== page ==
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Rugby Report urges overhaul of IRB


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Rugby union’s ruling body is undemocratic and unrepresentative of the sport, according to a report on the state of the game.

The “Putting Rugby First” report decries a voting structure that gives the International Rugby Board’s eight founding members a permanent veto on any proposal and claims that rugby is stuck in a “ghetto” by failing to become a truly global sport.

Co-authored by lawyer Quentin Smith – chairman of English Premiership club Sale – the report cited the decision to award New Zealand the right to host the 2011 World Cup over Japan as an example of how rugby is failing to take advantage of Asian markets.

While soccer and American football have moved into new regions with zeal – soccer’s 2002 World Cup was held in Japan and South Korea, and the NFL is set to repeat last year’s success in holding a regular season game in Europe – rugby’s support has remained focused in its traditional homelands.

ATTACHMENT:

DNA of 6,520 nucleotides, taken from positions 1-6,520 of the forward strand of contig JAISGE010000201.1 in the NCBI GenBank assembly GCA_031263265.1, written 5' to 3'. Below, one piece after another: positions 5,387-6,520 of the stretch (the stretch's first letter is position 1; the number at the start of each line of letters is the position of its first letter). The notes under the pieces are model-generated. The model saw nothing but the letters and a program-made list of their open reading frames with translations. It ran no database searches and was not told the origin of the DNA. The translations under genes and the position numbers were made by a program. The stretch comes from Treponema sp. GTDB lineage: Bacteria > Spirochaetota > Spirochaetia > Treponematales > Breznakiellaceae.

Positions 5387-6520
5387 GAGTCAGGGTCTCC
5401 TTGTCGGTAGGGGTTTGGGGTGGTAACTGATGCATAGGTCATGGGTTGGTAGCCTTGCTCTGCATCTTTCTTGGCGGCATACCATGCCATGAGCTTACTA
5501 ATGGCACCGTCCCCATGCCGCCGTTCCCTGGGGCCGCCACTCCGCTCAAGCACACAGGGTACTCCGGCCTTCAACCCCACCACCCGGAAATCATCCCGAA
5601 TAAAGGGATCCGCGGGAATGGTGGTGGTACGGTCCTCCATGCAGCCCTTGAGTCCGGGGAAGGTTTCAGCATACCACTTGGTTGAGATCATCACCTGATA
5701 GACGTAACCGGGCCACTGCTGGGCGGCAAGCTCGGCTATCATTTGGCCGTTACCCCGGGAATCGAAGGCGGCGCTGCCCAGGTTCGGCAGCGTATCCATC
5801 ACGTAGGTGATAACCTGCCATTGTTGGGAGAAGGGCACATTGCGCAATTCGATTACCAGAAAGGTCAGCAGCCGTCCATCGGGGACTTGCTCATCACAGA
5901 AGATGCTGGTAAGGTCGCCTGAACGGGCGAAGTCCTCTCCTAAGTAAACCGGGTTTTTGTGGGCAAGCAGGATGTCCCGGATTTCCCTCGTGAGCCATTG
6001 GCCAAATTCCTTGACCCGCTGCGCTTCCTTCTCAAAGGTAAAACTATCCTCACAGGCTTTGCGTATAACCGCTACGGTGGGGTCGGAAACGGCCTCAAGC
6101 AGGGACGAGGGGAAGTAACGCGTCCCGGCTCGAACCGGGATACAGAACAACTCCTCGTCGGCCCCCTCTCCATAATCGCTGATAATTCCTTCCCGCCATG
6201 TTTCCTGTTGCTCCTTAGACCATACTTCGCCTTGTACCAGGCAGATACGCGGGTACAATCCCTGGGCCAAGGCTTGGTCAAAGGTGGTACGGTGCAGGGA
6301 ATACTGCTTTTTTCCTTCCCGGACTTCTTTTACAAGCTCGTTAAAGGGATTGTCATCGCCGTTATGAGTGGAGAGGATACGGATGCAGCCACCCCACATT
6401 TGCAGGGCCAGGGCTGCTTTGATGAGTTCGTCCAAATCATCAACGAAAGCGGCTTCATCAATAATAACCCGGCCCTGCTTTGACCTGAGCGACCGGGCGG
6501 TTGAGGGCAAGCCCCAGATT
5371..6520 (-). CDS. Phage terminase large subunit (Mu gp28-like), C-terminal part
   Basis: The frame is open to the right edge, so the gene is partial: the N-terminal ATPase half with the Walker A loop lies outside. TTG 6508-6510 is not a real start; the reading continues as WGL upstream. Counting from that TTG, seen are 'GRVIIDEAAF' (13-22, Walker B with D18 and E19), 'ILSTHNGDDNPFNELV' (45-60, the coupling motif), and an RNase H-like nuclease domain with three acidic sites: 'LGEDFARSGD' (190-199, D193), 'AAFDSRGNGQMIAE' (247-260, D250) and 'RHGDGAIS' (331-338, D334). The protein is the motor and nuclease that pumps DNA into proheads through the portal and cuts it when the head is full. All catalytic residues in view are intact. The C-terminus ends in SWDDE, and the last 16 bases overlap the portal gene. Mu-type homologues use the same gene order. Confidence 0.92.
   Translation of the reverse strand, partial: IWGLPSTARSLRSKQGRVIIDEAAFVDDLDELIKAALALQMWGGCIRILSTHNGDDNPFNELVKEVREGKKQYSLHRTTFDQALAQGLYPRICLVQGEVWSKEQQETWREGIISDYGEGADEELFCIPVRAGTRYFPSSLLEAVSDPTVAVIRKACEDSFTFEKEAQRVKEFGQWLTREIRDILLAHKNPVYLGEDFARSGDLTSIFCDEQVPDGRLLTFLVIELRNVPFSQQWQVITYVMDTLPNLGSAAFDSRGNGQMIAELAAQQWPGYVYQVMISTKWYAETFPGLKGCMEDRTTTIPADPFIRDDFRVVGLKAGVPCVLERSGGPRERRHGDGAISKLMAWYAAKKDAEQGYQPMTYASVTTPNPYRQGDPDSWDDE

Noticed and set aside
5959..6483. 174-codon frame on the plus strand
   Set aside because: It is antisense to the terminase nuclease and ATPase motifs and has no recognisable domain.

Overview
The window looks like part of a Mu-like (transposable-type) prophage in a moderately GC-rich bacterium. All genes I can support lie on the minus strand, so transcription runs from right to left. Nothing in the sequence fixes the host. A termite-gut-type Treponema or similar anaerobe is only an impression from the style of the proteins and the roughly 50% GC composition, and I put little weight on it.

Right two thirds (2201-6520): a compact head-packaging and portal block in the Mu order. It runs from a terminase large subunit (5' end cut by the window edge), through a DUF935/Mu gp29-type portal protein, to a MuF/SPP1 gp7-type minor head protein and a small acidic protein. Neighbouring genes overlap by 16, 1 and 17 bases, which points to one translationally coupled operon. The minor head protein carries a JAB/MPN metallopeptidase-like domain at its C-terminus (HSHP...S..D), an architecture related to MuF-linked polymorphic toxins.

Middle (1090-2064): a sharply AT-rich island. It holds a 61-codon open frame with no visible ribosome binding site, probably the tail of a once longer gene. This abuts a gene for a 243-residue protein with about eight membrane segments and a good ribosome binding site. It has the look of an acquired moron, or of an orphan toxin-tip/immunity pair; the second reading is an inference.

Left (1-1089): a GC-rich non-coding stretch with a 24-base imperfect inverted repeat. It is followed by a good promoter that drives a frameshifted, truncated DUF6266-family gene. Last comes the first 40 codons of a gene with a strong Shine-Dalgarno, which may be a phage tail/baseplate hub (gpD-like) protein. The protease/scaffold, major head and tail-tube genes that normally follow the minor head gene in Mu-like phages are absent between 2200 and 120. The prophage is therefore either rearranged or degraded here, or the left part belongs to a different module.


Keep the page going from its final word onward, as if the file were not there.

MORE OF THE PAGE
The report said that 97 percent of the 33 million people who watched last year’s World Cup final between South Africa and England came from the eight so-called foundation countries – England, Scotland, Wales, Ireland, France, Australia, New Zealand and South Africa.

“There are 115 members of the IRB,” the report said, “but rugby is evidently not particularly popular in most of them.”

The report makes six recommendations: an overhaul of the IRB’s structure, corporate best practice applied to the body, a five-year plan for the sport’s development, specific programs with firm targets in growth regions, the 2015 World Cup being staged in one of those regions, and the inclusion of rugby sevens at the 2016 Olympics.

World Cup matches have only been hosted by the eight big nations since its inception in 1987 and the IRB has continually failed in its attempts to get sevens – the shorter and faster version of the 15-man game -included at the Olympics.

Following the success of Twenty20 cricket, the report urged the promotion of sevens as a way of bringing the sport to new audiences.

“Rugby is a special sport, with all the ingredients to be one of the most successful in the world,” the report said.

Sapa-AP – Rugbyweek.com

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